Public Participation in Developing a Common Framework for the Assessment and Management of Sustainable Innovation

Changing consumption patterns

Changing consumption patterns
12.09.2016 | Berchem Marina

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In the last years or even decades, problems of climate change and uncontrolled resource consumption have become obvious. Negative consequences of the lifestyle from industrial and emerging nations have become visible and are likely to increase in the future. A major change is necessary to contain problems and to avoid further damages. When thinking about a transformative change that affects whole national and international systems, the important role of civil society should be acknowledged. During the past few years, many bottom-up civil society initiated projects emerged. Many of them do fall under the umbrella term of sharing economy. They are examples for ongoing developments that can lead to a more sustainable lifestyle. Different ideas and – at the beginning – small projects, that spread all over the world using new (digitalisation) and old (word-of-mouth recommendation) ways of communication, can affect the change or the implementation of new infrastructures, production processes, lifestyles and regulatory systems.

The project “” ( (“Mundraub” is the title of an old law for theft of comestibles for personal consumption) is such a small project. At present the website is used by 30000 people (January 2016). The initiative is mainly located in Germany but has also been diffused outside Germany.

The idea of “” is to tap potentials of food obtainment in urban spaces. It does so by valuing and farming regional available goods such as disregarded crop resources in public space, fruit trees, nut trees, berries or herbaceous plants. A digital open-access online geographical map locates the available goods. All community members can access and contribute to the map. This way knowledge is exchanged between members and visitors. Furthermore, “” offers activities like tours or harvest camps and participating people share traditional recipes and preparation methods. 

The founders of “” discovered many unused fruit trees and other crop resources in urban and rural environments, which were not harvested by their owners so that fruits and other foods got wasted. Simultaneous, a critical discussion about the overuse of agriculture spaces and the environmental impacts of conventional food cultivation took place. Trough regional and seasonal food consumption, resources and energy for costly transportations and warehousing can be saved. In addition high area requirements and the high use of fertilisers and pesticides can be reduced by using existing resources or developing new ones in urban spaces.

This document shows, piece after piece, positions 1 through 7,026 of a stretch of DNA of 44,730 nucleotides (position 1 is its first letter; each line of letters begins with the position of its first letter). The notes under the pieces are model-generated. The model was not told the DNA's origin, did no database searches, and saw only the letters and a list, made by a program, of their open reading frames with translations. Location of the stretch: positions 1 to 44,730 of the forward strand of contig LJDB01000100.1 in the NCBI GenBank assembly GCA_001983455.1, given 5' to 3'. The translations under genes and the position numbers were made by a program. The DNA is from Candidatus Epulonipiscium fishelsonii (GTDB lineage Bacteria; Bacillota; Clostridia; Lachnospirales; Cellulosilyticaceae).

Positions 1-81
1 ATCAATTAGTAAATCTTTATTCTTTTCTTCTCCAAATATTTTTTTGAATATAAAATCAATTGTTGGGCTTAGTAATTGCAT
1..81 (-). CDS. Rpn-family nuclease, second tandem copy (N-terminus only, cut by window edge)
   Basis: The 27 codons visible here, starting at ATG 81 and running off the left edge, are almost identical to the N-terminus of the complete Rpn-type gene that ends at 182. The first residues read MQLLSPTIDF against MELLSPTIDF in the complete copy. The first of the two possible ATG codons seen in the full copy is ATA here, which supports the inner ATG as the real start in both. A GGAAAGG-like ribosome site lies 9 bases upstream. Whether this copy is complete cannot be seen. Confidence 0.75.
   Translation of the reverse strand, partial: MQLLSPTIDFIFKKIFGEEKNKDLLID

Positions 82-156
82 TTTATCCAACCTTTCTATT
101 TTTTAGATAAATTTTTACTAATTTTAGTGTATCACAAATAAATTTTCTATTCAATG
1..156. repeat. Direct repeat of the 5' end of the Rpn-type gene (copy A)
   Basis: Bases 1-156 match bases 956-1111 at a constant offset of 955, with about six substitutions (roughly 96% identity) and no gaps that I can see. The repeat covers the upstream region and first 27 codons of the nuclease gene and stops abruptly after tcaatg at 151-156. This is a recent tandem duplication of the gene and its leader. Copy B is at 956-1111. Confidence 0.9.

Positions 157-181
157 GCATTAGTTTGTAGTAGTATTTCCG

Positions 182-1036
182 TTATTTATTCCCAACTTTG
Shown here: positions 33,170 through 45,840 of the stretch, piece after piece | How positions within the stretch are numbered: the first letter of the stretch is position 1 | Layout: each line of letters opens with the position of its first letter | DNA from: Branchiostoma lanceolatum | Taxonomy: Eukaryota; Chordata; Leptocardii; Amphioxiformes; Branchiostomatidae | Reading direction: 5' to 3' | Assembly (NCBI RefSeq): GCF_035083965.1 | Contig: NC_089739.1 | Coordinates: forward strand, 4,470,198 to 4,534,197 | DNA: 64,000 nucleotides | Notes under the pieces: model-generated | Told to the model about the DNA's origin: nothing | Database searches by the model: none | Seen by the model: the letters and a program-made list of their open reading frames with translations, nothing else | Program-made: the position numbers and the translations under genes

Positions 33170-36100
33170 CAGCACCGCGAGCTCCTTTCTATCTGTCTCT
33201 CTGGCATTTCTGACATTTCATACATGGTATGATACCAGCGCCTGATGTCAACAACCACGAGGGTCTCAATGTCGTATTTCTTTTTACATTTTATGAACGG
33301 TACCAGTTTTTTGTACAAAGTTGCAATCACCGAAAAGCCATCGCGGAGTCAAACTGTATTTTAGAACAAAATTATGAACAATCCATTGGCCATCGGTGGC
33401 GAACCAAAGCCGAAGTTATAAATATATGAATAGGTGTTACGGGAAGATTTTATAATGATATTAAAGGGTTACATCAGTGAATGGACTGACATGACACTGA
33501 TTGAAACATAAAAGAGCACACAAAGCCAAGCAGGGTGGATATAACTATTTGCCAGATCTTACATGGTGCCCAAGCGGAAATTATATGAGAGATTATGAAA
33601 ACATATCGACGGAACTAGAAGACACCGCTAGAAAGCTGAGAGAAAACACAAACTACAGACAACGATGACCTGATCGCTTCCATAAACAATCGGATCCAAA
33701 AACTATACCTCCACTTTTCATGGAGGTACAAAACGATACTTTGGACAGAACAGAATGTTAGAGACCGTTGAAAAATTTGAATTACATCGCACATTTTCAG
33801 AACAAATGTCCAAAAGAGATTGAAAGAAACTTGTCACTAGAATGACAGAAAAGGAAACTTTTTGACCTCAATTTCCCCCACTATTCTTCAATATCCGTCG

The project’s objectives are using existing resources, saving energy and resources, and therefore indirect reducing emissions. Through knowledge and information sharing, community building, participation in urban development, and improvement of life and housing quality, the concept is appealing for lots of people. The idea of “” is also linked with different lifestyle trends and routines, which are positively valued. Examples are closeness to nature and possibilities of self-sufficiency, in conjunction with the improvement of quality of live in urban areas – which could also be found in trends like “urban gardening” and others. Harvesting and preparing natural (raw) food is also a  central theme in the “slow-food” movement and can be observed in the increase of food-blogs and trends like “clean-eating”, which deals with (raw) food and its preparation in a conscious manner. Through the “” project, positively valued aspects like closeness to nature, greening and improving the living environment, the debate on and preparation of food as pleasure, nostalgia and community are linked with a sustainable lifestyle. Thereby, lifestyle change feels easy: people do something enjoyable and maybe turn to a sustainable lifestyle in the long run as a personal advantage. That way, effective and persistent changes of consumption patterns leading to a more sustainable future lifestyle can be the result. 

So if you didn´t discover it yet: Try out the “” project or some of the many available alternatives of participating in a “green lifestyle” and sharing (economy). Meet other people and find out how it feels to contribute to a more sustainable world. Which lifestyle changes and new consumption patterns are suitable or actually enjoyable for you?


For a short description of the project in English:

Relevant themes: Public participation, Resource efficiency, Environment
Relevant tags: Social innovation, Sustainability, Sustainable lifestyles


  • Berchem Marina - Technische Universitaet Dortmund/Sozialforschungsstelle (Technical University of Dortmund), (TUDo)

    Berchem Marina